Sunday 26 November 2017

Figuring Things Out

“I learned about a lot of things in medical school,
but mortality wasn’t one of them.”
- Atul Gawande,
in the introduction to Being Mortal

At first blush, you might think that this blog post is depressing and focused too much on human deterioration as we age. I am sorry if that’s your response. It is certainly not my intention to be maudlin or negative.

It is true, however, that I have a keen interest in how my body is evolving as I age. I also have an equally keen interest in end-of-life issues, especially now that medical assistance in dying (MAiD) is legal in some circumstances in Canada. Having helped my first husband end his life legally in Switzerland in 2012, I know a thing or two about the issue.

But here’s the deal: I’ve always believed in researching and planning ahead, even if that means contemplating my own mortality. If I do this emotional homework when I’m not dealing with an actual health crisis, I believe I will be in a better position to make logical, life-affirming decisions when a crisis does arrive, both for myself and my loved ones.

I am currently reading two fine books about how humans handle mortality, with a related third book anxiously waiting its turn. All three books came into my life from listening to Krista Tippett’s marvellous weekly pod cast, On Being (link). To say that her pod casts have been invigorating and challenging is an understatement.

The first book that is helping shape my attitudes towards mortality is Dr. Atul Gawande’s Being Mortal. (Listen to Krista Tippett’s interview here.) Dr. Gawande is helping to change the national conversation about aging and death in the United States. His eloquent book should be required reading in every medical school on the continent. His philosophy is based on the assumption that people who are facing the challenges of aging bodies must be active participants in all aspects of their health care and not just passively accept the decisions of medical practitioners. I highly recommend his book.

The second and third books that are helping shape my attitudes towards ageing are Harvard Psychology professor Dr. Ellen Langer’s Counterclockwise: Mindful Health and the Power of Possibility and Mindfulness. (Listen to Krista Tippett’s interview with Dr. Langer here.) In the words of her fellow psychologist Dan Ariely, “Ellen Langer’s research changed the face of psychology...She also made the cosmos smile.”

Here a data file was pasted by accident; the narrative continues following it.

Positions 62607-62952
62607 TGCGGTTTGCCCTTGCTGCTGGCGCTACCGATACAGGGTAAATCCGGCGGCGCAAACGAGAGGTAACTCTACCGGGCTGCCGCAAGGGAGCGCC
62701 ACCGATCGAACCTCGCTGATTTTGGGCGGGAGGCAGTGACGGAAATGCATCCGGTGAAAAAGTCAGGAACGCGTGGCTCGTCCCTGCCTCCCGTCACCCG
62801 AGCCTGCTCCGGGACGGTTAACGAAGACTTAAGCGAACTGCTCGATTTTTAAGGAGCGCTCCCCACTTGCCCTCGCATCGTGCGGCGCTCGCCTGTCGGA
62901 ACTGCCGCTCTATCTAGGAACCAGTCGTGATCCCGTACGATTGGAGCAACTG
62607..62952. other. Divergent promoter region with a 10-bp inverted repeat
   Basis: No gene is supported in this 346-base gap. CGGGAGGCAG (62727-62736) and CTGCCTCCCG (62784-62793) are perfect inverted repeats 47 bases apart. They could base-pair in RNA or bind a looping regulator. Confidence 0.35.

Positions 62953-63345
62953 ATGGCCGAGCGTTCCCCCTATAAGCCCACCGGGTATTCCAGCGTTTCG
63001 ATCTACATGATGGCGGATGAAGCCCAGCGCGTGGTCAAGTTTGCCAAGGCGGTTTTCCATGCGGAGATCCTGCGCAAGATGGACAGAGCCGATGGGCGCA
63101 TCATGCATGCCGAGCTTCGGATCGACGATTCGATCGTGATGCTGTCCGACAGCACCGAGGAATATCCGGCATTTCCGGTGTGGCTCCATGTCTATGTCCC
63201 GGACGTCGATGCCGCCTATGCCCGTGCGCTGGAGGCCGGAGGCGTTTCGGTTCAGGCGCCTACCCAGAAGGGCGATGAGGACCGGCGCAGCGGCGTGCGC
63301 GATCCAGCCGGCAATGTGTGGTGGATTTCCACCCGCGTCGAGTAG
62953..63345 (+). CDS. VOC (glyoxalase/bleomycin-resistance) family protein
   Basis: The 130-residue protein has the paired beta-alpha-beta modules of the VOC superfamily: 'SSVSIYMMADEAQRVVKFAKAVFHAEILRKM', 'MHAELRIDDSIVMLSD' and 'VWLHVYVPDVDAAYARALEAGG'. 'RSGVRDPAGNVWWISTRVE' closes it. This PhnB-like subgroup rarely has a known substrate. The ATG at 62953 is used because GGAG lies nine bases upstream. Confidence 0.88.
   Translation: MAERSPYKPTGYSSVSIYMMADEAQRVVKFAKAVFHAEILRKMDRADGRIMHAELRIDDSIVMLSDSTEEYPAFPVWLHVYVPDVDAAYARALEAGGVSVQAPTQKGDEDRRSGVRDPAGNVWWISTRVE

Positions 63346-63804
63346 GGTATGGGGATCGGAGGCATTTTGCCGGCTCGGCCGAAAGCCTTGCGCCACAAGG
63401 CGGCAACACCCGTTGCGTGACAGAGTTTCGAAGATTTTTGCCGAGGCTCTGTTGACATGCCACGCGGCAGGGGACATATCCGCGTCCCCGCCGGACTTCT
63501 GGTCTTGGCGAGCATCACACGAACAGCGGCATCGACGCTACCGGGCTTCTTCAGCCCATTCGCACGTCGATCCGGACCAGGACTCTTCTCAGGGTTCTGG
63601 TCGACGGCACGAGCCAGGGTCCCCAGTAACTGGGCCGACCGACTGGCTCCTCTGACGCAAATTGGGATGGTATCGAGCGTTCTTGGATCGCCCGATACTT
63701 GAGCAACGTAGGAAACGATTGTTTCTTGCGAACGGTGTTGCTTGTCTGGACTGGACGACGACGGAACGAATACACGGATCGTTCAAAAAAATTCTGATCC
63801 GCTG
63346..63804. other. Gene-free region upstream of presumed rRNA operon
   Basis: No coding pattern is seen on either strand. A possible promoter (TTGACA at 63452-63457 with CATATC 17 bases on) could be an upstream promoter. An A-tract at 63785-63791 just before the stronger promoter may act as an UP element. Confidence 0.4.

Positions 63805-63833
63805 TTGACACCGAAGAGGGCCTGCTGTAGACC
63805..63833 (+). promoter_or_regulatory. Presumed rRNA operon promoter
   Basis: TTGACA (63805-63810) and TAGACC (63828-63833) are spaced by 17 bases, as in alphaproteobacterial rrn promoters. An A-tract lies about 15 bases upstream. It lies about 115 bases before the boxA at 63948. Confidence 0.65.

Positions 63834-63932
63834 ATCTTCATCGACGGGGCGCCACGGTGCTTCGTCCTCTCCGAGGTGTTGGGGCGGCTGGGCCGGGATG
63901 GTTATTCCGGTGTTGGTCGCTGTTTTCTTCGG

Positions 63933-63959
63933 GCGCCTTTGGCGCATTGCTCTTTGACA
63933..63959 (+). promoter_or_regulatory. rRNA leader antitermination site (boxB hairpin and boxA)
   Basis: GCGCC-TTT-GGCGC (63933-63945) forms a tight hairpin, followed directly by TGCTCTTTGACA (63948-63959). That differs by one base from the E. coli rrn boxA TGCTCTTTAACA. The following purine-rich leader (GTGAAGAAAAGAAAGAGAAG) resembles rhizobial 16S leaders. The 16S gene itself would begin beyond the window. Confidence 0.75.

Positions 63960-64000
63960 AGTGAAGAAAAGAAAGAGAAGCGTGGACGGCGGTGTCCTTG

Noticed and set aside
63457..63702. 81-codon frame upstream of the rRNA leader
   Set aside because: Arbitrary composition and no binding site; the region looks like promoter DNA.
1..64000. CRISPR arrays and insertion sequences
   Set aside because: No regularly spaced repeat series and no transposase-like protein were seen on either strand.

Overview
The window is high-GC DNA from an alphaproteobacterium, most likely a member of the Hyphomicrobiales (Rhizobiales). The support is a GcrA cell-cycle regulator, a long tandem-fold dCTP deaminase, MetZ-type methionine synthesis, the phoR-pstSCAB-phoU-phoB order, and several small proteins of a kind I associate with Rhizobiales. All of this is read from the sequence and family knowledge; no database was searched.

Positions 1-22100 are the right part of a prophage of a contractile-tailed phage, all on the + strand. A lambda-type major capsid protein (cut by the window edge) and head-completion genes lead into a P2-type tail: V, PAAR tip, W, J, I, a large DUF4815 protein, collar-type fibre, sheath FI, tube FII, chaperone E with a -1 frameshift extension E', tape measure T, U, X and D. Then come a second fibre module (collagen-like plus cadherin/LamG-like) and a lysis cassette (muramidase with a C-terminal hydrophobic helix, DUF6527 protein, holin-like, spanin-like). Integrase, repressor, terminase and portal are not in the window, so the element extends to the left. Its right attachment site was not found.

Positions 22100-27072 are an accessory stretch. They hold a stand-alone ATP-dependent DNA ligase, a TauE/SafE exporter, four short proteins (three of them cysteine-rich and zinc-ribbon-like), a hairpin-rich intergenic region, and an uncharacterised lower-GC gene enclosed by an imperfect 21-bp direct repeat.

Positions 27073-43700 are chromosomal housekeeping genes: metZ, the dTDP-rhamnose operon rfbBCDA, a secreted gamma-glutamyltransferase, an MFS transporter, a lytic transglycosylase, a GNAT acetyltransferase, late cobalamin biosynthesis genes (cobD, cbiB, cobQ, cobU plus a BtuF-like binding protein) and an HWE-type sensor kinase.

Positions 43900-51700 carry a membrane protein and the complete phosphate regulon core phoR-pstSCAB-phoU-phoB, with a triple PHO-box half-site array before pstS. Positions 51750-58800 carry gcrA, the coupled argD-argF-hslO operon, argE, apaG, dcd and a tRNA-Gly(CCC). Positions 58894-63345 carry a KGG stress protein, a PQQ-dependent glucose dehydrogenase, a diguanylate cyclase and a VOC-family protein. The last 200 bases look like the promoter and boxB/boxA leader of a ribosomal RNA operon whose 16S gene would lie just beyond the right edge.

I have referred to the power of Dr. Langer’s philosophy before. Essentially, she is convinced of the healing power of the mind, especially when it comes to the naming of things. I am part way through Counterclockwise, with Mindfulness lined up for reading next.

Both of these authors are helping me reframe my experience of aging and what to expect/require from the health care system. It is an ongoing quest, and no doubt I will return to it in my blog.

About the photographs: it’s a series of black and white photos I recently recorded on Bronson Rapids Road and Highway 62, southwest of Madoc in Hastings County. The beautiful, rolling countryside is a delight in all seasons. It also features several barns and houses that are in varying states of decay. Or, to borrow a reframing concept from Ellen Langer, they are in varying stages of returning to the earth.

Using black and white for these photographs felt like the right approach to convey their power and integrity.

Enjoy...and I hope you don’t find them depressing!

Monday 20 November 2017

Loving Monsters


“I don’t really care much for the idea of ‘normal’ –
that’s very abstract to me.
I think that perfection is practically unattainable
but imperfection is right at hand.
So that’s why I love monsters:
because they represent a side of us
that we should actually embrace and celebrate.”

- Guillermo del Toro,
Mexican-American Film Director

A change of pace this week: I recently spent a delightfully bizarre afternoon experiencing At Home With Monsters, Guillermo del Toro’s current exhibit at the Art Gallery of Ontario (AGO) in Toronto. (On display until January 7, 2018. Link.)

Del Toro is a well-known film director with a taste for monsters, ghoulies, and the macabre. I’m not a huge fan of his movies (Hellboy, Pan’s Labyrinth, The Devil’s Backbone, etc.), but I do enjoy his creative process and the byzantine complexities of his mind. He embraces the twisted elements of our personalities, seeing them as worthy of celebration. He feels we cannot fully embrace our humanity without also acknowledging our inherent nastiness. Or, as he puts it, “Inspiration is a monster.”

One of his passions is collecting art work inspired by classic horror films, as well as props from his own frightening movies. The AGO exhibit features objects from this collection, all set against intensely red walls. What fun it was to wander around the exhibit with my camera! (Non-flash photos were encouraged.) It was like watching a very scary movie, knowing you could squeal and squirm, yet ultimately walk away from the monster’s embrace.

Or could you? Could you really escape the power of these creatures? Are they really twisted images of our selves, waiting to take over our psyches? Perhaps one day I will write about the evils within. For now, enjoy these photographs from Guillermo del Toro’s fabulous mind.

The Pale Man's Hand
Pan's Labyrinth, 2006
(DDT Efectos Especiales)

Unrequited - The Monster's Bride
by Mike Hill

Dr. Frankenstein's Monster
by Mike Hill

Joseph Merrick, aka The Elephant Man
by Thomas Kuebler

Bust of Count Orlock
from Nosferatu, 1922
Artist Unknown

Escape, 2016
by Emilie Steele

The Faun
from Pan's Labyrinth, 2006
(DDT Efectos Especiales)

Horror Comic Collection
(Comics from The Beguiling, Toronto)

Horror Comic Collection - Detail
(Comics from The Beguiling, Toronto)

Dr. Frankenstein's Monster Masks, Gift Shop

Dr. Frankenstein's Monster, Gift Shop